Teaser Tuesday Is a Weekly bookish Meme, Hosted by MitzB of Should Be Reading.
Anyone can play along. Just do the following:
Grab your current read Open to a random page Share 2 (Two) “teaser” sentences from somewhere on that page
Be Careful, No Spoilers Please (Make sure that what you share doesn't give too much away! You don’t want to ruing the book for others) Share title and author too, so that other TT participants can add the book to their tbr list if they like your teaser!Please leave me a comment with either the link to your own Teaser Tuesdays post, or share your ‘teasers’ in a comment here (if you don’t have a blog) Thanks!
I am almost done with this great book, then will start Tundra 37 the next one in the New Dawn series. Watch for the book tour for these soon.
After one last look at the steaming wreckage, she secured the clasps on her pack and took the first steps forward. Her boots sank into the ground as if lead lined the soles. Trudging through the sand was cumbersome compared to bouncing along the metal walkways of the New Dawn in light gravity. She felt like a toddler again, flailing her arms as she learned how to balance and stand. Although the increase in gravity and uneven terrain made her body work harder, the stretching of her muscles felt good and oddly natural, as if she’d missed a certain pleasure all her life.Drunk on freedom, she trekked on. A brutal wind hit her face, sending sand particles in her eyes and mouth. Aries coughed and spit on the ground. Her tongue stuck in her mouth like sandpaper.
Turning away, he collected his belongings and prepared for the hike home. He’d slid halfway down the dune when a familiar sound sailed on the wind. He froze in mid-step, the sand collapsing around his high boots. Not much fazed him these days, but this call stirred emotions he’d long buried. It was a sound he hadn't heard in years: a human scream.“Damn it to hell.” He had no choice. Humans were damned scarce in the universe, unable to live on most planets.
I hope you liked those teasers. I got hooked into this book really fast, very interesting, and exciting. Written well too.
Tuesday Intros, First Chapter, First Paragraph
First Chapter First Paragraph - Tuesday Intros Hosted by Bibliophile By The Sea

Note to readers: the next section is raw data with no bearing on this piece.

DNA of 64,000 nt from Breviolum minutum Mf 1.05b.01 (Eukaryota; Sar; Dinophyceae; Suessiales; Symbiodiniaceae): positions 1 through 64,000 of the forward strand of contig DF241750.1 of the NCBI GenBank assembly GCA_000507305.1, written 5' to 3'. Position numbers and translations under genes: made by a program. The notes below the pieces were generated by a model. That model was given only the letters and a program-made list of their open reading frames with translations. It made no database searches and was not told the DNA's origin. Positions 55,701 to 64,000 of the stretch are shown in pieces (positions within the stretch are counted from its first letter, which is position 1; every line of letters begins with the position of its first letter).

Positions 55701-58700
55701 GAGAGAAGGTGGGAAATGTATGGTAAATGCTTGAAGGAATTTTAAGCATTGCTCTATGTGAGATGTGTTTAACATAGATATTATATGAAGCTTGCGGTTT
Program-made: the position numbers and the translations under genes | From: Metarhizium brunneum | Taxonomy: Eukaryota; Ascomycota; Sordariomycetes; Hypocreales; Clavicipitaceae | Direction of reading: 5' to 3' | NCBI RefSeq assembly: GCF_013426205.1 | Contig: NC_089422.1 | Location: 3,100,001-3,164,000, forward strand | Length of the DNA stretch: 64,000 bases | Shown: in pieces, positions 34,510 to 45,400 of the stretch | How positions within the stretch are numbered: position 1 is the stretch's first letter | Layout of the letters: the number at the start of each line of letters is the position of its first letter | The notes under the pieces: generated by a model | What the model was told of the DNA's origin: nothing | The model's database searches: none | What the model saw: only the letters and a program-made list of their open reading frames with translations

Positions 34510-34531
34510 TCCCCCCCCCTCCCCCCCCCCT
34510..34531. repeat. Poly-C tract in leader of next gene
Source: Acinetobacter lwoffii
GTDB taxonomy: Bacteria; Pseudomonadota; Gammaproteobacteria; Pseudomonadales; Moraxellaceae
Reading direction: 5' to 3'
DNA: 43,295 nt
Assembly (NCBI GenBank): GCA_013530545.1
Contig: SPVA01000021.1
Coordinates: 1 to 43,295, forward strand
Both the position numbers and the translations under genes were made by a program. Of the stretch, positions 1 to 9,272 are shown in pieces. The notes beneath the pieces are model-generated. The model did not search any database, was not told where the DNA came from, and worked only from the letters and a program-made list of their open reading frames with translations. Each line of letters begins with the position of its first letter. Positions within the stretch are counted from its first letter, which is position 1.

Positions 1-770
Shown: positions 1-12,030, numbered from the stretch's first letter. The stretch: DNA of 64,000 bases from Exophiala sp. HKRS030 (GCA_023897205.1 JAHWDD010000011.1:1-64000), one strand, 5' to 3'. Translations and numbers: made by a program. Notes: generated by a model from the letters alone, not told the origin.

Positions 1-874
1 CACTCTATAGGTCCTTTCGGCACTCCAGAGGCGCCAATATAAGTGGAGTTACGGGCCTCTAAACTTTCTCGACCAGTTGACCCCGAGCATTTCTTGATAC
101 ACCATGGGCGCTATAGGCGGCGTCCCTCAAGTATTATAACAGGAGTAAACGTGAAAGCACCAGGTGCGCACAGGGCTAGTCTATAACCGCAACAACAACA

Every Tuesday I will participate in the Tuesday Intro First Chapter-First Paragraph Intros.
These are books we decided to read based on the first paragraph or so. Then find another “Teaser” in the book somewhere to catch our interest. Leave me a comment with link to your post, and if your a new follower be sure to let me know. I want to be sure to follow back.
Got a good one, I put the Prologue of Gravity, and its good, it will give you a taste. The last few paragraphs are intense, but you would not know what was up without reading the first part. So here it is.
The T-screen in our family room crackles just before President Cartier fills the screen. I wonder briefly if Lawrence is watching him, too, like the rest of America, or if he was given an advance showing. After all, the president is his grandfather. I remember the first time I met President Cartier. He was less gray then, less wrinkled. He was joking that Lawrence was too mature for a six- year-old and asked me to take him under my wing, teach him how to be young.
Now four years later, staring into the T-screen on one of the biggest nights of my life, I wish I had some of Lawrence’s maturity. I wish I weren’t so…afraid.
President Cartier smiles widely into the camera and begins his talk. It’s prerecorded—the same talk given every year to each new group of ten-year-olds. I’m told they used to show the video in class on the first day of school, but so many children left crying that they felt doing it at home was better. I’m not so sure. Right
now, it’s eight o’clock in the evening, which means I have only four hours until they come—four hours to prepare.
“Ladies and gentlemen of our beloved nation,” President Cartier begins. “Today marks the first day of your journey to adulthood. It is not to be taken lightly. But rest assured, your parents and older siblings sitting with you have endured this same talk. Time has not changed our process, which, in the very least, should bring you comfort.”
He smiles again, this time in that condescending way that adults do. It’s supposed to reassure us. It doesn’t.
“Parents, please hand over your child’s Taking patch.” Daddy holds out the tiny silver case to me, the silver catching
the light from the composite crystal chandelier above us. I try to steady my hands as I sit it in my lap, my legs jumping ever so slightly.
“Now, boys and girls, please listen carefully to these instructions, as they will not be repeated.”
The screen dims and an image appears of America just before the fall. A voice-over blasts from the T-screen, explaining all the things I already know. Power led to the most destructive war in our history—World War IV. The screen cuts to the full scope of the nuclear war, showing city after city, at first beautiful and strong, and then the bomb hits and there is nothing left but rubble and smoke and sadness. Our world, decimated and no longer able to thrive.
I lower my eyes from the screen, hoping Daddy doesn’t notice. The commander doesn’t appreciate weakness, even in his daughter, but it saddens me to think how far we fell. I lift my
head again and focus back on the screen, anxiously awaiting the important part—the part where the Ancients attacked.